• PPE Risk Assessment - Hierarchy of Controls

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    • Learn about PPE Risk Assessment and Hierarchy of Controls

      • Risks to workers’ health and safety caused by work activities should be adequately managed so that the risk is reduced to the lowest reasonable or technically practicable level, but how do you effectively minimise and control the risks and ensure you are following employers’ legal duties?

        Good occupational health and safety is to eliminate or reduce the risk of accidents or developing occupational diseases in a structural and hierarchical manner. Key principles involve eliminating, substituting and the application of engineering and administrative controls before implementing the use of personal protective equipment (PPE).

        This paper introduces the Hierarchy of Controls for worker protection before introducing the key steps of a programme designed to effectively implement PPE.

      • Discover the key principles behind each step in the hierarchy
      • Understand why the use of PPE is at the bottom of the hierarchy
      • Learn about the difference between collective and individual protection
      • Get an insight into the Five Steps of a risk assessment
      • Understand the key elements required for implementing a PPE programme

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    PPE Risk Assessment and Hierarchy of Controls: Frequently Asqued Questions

    Controlling exposures to occupational hazards is the fundamental method of protecting workers. Traditionally, a hierarchy of controls has been used as a means of determining how to implement feasible and effective control solutions.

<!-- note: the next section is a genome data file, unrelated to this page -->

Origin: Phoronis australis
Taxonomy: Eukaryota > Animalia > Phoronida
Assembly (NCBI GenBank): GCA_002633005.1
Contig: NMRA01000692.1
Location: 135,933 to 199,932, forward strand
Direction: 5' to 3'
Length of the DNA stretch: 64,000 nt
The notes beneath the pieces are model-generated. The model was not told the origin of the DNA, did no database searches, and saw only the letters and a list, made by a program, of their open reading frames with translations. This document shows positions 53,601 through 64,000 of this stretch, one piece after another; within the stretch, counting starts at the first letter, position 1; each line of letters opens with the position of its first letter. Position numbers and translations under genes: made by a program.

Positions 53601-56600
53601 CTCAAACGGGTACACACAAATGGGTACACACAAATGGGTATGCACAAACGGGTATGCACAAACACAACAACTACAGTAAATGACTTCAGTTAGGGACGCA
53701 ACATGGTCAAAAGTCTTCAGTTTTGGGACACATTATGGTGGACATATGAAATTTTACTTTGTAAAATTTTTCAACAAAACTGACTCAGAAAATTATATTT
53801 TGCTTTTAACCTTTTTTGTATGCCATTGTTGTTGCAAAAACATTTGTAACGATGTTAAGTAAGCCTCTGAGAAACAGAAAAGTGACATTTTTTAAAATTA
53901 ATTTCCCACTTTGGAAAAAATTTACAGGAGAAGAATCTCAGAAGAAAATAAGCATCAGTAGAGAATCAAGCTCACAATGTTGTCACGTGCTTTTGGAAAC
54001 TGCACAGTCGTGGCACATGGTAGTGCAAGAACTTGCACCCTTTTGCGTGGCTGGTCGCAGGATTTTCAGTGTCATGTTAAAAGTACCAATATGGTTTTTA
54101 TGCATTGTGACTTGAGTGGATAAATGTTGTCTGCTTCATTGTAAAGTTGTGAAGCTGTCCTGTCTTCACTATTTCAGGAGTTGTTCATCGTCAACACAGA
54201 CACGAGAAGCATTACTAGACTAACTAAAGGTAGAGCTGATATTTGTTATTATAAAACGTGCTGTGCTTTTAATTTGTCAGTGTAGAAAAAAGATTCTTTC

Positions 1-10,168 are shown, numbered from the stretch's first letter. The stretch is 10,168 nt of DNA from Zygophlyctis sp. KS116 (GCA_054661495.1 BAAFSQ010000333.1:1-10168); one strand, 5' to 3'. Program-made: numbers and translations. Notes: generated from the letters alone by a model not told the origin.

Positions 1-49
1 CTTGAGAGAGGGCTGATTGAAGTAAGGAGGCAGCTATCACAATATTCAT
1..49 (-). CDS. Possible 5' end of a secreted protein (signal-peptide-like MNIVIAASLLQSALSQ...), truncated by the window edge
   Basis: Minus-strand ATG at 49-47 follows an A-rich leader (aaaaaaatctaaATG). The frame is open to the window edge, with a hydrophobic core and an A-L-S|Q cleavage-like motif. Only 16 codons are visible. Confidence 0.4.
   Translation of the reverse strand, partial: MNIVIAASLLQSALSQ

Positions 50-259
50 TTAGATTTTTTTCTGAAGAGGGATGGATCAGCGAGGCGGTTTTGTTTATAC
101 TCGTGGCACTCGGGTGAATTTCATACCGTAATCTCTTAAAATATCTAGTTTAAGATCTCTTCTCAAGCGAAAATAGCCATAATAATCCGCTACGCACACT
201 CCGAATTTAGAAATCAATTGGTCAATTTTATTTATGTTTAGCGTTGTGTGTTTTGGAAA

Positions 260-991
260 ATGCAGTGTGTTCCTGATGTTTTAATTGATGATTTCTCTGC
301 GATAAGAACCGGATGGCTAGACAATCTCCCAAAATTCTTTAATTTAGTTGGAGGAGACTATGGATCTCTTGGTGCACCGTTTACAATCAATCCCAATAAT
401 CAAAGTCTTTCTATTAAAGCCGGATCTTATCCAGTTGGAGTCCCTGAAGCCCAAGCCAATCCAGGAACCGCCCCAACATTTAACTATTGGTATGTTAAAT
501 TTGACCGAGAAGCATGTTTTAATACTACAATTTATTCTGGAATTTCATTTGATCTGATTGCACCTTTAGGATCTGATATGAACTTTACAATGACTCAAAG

• The hierarchy of controls is an approach to environmental safety (the environment in this case being a workplace) that structures protective measures into 5 stages, in order of most to least effective:

      Elimination is the best possible Defence. When you eliminate a hazard, you eradicate it or remove it from the environment where it can affect people. Curing a disease or finding a way for employees to do their work without leaving ground level would be examples of elimination.

      Substitution is the second-best Defence. It means replacing the hazardous thing or way of operating with something else—something non-hazardous or less hazardous. Maybe you replace a piece of cutting equipment with one that has fewer exposed sharp edges, for instance, or switch from a hazardous cleaning chemical to one that doesn’t produce toxic fumes.

      Engineering controls are the next line of Defence. When you engineer a solution to a hazard, you physically separate people from the hazard. Examples of engineering controls include guardrails, partitions, sound dampening materials, automated machines, and so forth.

      Administrative controls aren’t as effective as engineering controls, but can still keep people safe. The idea here is to change the way people work—for instance, through rules and policies (e.g. “employees must wash their hands every 90 minutes”) or signage (“do not enter”).

      Personal protective equipment (PPE) is the last line of Defence. If you can’t get rid of the problem, swap it for something else, or engineer or govern it away, the only option left is to provide people with equipment such as helmets, goggles, gloves, boots, respirators, and hazmat suits.

    Safety manager wearing 3M Personal Protective Equipement

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